Slay the Dragon Logo

SLAY THE DRAGON follows everyday people, outraged by what they see as an attack on the core democratic principle that every person’s vote should count equally. This election year, we’re joining together with grassroots partners to put an end to gerrymandering. Because this issue impacts each state differently, we’ve created a map to help you navigate how gerrymandering affects your state and community. SLAY THE DRAGON arrives on demand April 3.

 

GET CAUGHT UP

Click on your state in the map above to find out what’s going on and how you can help.

We are partnering with organizations in Michigan, Colorado, Wisconsin to support the creation of non-partisan redistricting commissions to protect votes across the country.

us map

Click on your state in the map above to find out what’s going on and how you can help.

We are partnering with organizations in Michigan, Colorado, Wisconsin to support the creation of non-partisan redistricting commissions to protect votes across the country.

Slay the Dragon Logo

SLAY THE DRAGON follows everyday people, outraged by what they see as an attack on the core democratic principle that every person’s vote should count equally. This election year, we’re joining together with grassroots partners to put an end to gerrymandering. Because this issue impacts each state differently, we’ve created a map to help you navigate how gerrymandering affects your state and community. SLAY THE DRAGON arrives on demand April 3.

 

GET CAUGHT UP

Click on your state in the map above to find out what’s going on and how you can help.

We are partnering with organizations in Michigan, Colorado, Wisconsin to support the creation of non-partisan redistricting commissions to protect votes across the country.

us map

Click on your state in the map above to find out what’s going on and how you can help.

We are partnering with organizations in Michigan, Colorado, Wisconsin to support the creation of non-partisan redistricting commissions to protect votes across the country.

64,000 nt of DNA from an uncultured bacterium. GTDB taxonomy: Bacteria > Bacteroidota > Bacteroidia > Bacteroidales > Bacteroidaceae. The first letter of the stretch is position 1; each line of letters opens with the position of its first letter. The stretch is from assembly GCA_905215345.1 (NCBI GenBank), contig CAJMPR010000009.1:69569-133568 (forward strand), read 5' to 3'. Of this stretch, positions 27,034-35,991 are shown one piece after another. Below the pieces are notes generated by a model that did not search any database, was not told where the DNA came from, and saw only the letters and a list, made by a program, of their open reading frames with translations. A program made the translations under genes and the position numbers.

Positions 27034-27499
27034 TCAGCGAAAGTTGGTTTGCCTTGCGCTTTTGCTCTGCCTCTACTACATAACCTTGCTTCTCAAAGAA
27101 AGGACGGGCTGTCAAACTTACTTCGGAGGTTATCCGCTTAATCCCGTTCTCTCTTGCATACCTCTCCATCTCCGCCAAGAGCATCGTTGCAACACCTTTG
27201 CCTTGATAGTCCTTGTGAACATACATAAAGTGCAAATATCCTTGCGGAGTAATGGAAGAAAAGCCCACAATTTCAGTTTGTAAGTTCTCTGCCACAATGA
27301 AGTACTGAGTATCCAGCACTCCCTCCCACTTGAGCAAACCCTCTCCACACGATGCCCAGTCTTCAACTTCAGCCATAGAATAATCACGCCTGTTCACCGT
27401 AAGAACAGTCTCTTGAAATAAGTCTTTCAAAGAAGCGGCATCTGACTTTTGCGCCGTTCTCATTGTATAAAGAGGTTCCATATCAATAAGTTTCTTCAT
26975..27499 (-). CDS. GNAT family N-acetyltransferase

Utah

Process

Hybrid Commission System

Beginning in 2021, Utah's state legislative and congressional districts will be drawn first by a seven-member independent advisory redistricting commission, which will provide drafts and recommendations to the Legislature. The governor, the four legislative leaders, the leadership of the majority Senate party, and the leadership of the minority Senate party each select one member for the commission. The Legislature must be presented with the independent commission’s maps, but it does not have to vote on them, a rollback of the 2018 Better Boundaries Utah ballot initiative.

Criteria

While Utah, like all states, must follow the federal requirements of one person, one vote and the Voting Rights Act, Utah’s state constitution does not list additional criteria. That being said, Utah’s recently amended state statutes (Code § 20A-20-302) require that districts be contiguous, compact, preserve communities of interest, preserve geographic and political subdivisions, and preserve the cores of prior districts. Intentionally favoring or disfavoring an incumbent, party, or candidate for office is prohibited.

Public Input

The new advisory commission also brings with it new public input requirements. In 2021, the Commission must hold at least seven public hearings by August 1, one per region: Bear River, Southwest, Mountain, Central, Southeast, Uintah Basin, and Wasatch Front. There must also be at least two public hearings in different first or second class counties. In addition to these hearings, the Commission must create a website to disseminate information (including proposed plans), to allow live-stream and archived meetings, and to accept public comment and map submissions.